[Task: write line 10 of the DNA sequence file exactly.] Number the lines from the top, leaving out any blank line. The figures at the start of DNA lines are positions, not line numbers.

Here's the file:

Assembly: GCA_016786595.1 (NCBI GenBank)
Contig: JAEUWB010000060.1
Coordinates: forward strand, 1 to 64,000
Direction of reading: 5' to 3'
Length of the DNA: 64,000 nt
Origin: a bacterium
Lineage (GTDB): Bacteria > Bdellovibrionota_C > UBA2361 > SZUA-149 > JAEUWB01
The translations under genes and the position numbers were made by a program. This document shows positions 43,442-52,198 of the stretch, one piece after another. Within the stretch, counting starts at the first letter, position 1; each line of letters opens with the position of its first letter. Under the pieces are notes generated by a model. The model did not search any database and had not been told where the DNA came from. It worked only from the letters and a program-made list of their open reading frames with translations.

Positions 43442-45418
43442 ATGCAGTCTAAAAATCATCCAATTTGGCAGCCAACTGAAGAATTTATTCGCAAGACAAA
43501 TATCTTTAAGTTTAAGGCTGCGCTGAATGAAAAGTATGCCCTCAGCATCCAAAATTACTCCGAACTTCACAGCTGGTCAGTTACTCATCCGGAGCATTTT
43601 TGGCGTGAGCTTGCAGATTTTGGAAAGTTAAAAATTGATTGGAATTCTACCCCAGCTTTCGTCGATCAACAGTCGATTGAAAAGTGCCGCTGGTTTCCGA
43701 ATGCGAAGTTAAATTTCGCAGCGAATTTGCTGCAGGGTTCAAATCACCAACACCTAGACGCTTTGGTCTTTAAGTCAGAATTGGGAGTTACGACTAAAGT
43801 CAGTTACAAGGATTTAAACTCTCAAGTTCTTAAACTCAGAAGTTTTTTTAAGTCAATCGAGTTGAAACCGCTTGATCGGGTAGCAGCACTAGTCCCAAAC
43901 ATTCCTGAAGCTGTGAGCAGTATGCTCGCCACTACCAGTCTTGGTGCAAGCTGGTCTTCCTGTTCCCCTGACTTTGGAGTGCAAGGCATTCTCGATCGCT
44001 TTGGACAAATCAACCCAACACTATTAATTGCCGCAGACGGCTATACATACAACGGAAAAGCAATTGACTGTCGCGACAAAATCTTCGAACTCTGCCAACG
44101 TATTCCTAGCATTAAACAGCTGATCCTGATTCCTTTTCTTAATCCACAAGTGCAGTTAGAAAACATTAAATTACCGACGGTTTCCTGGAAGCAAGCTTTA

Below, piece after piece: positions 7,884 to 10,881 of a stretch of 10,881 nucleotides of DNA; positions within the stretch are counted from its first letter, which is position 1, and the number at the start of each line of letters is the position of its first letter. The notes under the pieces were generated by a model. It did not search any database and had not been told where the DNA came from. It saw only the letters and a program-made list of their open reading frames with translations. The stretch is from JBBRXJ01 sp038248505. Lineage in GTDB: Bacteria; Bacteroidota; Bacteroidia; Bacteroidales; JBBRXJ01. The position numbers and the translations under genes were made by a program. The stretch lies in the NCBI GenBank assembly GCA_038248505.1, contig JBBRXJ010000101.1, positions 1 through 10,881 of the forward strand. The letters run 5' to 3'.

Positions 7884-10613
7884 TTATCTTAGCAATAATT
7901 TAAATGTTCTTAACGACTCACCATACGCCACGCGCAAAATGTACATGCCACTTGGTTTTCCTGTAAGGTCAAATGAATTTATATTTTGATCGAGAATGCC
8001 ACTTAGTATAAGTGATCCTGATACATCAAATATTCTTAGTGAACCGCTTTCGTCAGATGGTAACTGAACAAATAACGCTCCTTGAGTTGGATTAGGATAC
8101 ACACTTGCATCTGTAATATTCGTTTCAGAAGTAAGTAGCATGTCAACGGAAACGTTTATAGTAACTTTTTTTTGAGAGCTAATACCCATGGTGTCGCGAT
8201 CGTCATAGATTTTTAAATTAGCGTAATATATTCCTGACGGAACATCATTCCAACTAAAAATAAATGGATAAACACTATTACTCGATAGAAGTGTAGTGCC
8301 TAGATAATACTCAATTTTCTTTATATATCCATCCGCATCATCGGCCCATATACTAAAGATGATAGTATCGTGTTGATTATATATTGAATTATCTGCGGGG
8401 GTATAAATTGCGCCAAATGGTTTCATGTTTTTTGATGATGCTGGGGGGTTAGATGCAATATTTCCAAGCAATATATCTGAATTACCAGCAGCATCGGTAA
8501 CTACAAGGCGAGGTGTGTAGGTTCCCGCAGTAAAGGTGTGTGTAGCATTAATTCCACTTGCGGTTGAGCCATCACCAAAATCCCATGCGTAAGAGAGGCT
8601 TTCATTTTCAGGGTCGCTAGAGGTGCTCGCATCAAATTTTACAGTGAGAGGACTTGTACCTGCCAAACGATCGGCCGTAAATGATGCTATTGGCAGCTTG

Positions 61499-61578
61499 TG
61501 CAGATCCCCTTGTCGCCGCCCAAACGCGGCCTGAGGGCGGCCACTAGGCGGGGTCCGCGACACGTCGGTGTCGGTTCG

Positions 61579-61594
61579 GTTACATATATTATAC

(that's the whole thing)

43442 ATGCAGTCTAAAAATCATCCAATTTGGCAGCCAACTGAAGAATTTATTCGCAAGACAAA